Washington Irving (April 3, 1783 – November 28, 1859) was an American author, essayist, biographer and historian of the early 19th century. He was best known for his short stories "The Legend of Sleepy Hollow" and "Rip Van Winkle", both of which appear in his book The Sketch Book of Geoffrey Crayon, Gent.
Patrick Jake O'Rourke (born November 14, 1947 in Toledo, Ohio) is an American political satirist, journalist, writer and author. O'Rourke is the H. L. Mencken Research Fellow at the Cato Institute and is a regular correspondent for The Atlantic Monthly, The American Spectator, and The Weekly Standard, and frequent panelist on National Public Radio's game show Wait Wait...
William Melvin "Bill" Hicks (December 16, 1961 – February 26, 1994) was an American stand-up comedian and social critic. His humor challenged mainstream beliefs, aiming to "enlighten people to think for themselves."
Leonard Alfred Schneider (October 13, 1925 – August 3, 1966), better known by the stage name Lenny Bruce, was an extremely influential and controversial American stand-up comedian, writer, social critic and satirist of the 1950s and 1960s, whose comedy revolved heavily around the social stigmas and taboos of the era in which he lived. His 1964 conviction in an obscenity trial was followed by a posthumous pardon, the first in New York state history.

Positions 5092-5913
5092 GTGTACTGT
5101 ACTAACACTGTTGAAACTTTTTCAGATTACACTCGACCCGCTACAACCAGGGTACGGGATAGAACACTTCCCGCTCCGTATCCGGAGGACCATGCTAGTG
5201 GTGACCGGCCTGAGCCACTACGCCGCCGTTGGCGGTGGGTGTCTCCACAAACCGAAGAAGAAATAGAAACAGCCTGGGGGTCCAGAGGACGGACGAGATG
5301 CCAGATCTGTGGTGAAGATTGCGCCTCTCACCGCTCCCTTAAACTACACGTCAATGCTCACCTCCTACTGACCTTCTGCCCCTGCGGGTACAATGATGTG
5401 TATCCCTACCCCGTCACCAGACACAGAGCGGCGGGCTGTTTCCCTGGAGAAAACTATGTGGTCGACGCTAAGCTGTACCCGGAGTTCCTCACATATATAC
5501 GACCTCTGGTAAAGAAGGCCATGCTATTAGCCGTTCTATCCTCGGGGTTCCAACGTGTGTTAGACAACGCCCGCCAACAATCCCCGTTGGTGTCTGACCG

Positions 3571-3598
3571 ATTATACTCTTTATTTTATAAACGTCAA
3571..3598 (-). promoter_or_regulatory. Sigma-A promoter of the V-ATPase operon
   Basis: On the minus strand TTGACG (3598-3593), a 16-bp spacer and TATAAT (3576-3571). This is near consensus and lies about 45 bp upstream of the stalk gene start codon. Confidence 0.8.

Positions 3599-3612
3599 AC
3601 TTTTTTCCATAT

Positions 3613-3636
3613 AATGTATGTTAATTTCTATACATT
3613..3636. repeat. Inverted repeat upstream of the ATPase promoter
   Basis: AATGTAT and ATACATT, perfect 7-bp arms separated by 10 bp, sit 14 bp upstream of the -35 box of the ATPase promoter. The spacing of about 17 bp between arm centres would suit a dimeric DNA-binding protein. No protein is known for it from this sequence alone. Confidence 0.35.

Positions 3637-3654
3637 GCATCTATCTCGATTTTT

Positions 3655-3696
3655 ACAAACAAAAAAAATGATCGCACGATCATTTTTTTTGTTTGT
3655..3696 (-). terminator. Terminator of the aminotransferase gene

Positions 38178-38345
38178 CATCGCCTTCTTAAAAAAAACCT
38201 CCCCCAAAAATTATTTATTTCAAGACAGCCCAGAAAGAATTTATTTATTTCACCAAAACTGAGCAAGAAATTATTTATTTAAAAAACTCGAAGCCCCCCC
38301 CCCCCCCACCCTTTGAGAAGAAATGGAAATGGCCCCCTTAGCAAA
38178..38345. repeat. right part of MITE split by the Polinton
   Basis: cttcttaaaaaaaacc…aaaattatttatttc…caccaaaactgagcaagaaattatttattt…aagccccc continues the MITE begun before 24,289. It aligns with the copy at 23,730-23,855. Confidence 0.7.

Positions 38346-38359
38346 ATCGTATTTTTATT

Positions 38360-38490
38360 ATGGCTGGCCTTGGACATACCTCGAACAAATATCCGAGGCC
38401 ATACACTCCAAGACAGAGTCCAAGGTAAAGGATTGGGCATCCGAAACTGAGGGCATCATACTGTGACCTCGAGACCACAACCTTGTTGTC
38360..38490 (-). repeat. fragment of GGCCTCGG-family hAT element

Harry Sinclair Lewis (February 7, 1885 – January 10, 1951) was an American novelist, short-story writer, and playwright. In 1930, he became the first American to be awarded the Nobel Prize in Literature, "for his vigorous and graphic art of description and his ability to create, with wit and humor, new types of characters. " His works are known for their insightful and critical views of American society and capitalist values, as well as their strong characterizations of modern working women.
Henry Louis "H. L. " Mencken (September 12, 1880 – January 29, 1956), was an American journalist, essayist, magazine editor, satirist, acerbic critic of American life and culture, and a student of American English. Mencken, known as the "Sage of Baltimore", is regarded as one of the most influential American writers and prose stylists of the first half of the 20th century.
Charles Michael "Chuck" Palahniuk (born February 21, 1962) is an American transgressional fiction novelist and freelance journalist. He is best known for the award-winning novel Fight Club, which was later made into a film directed by David Fincher. He lives near Vancouver, Washington.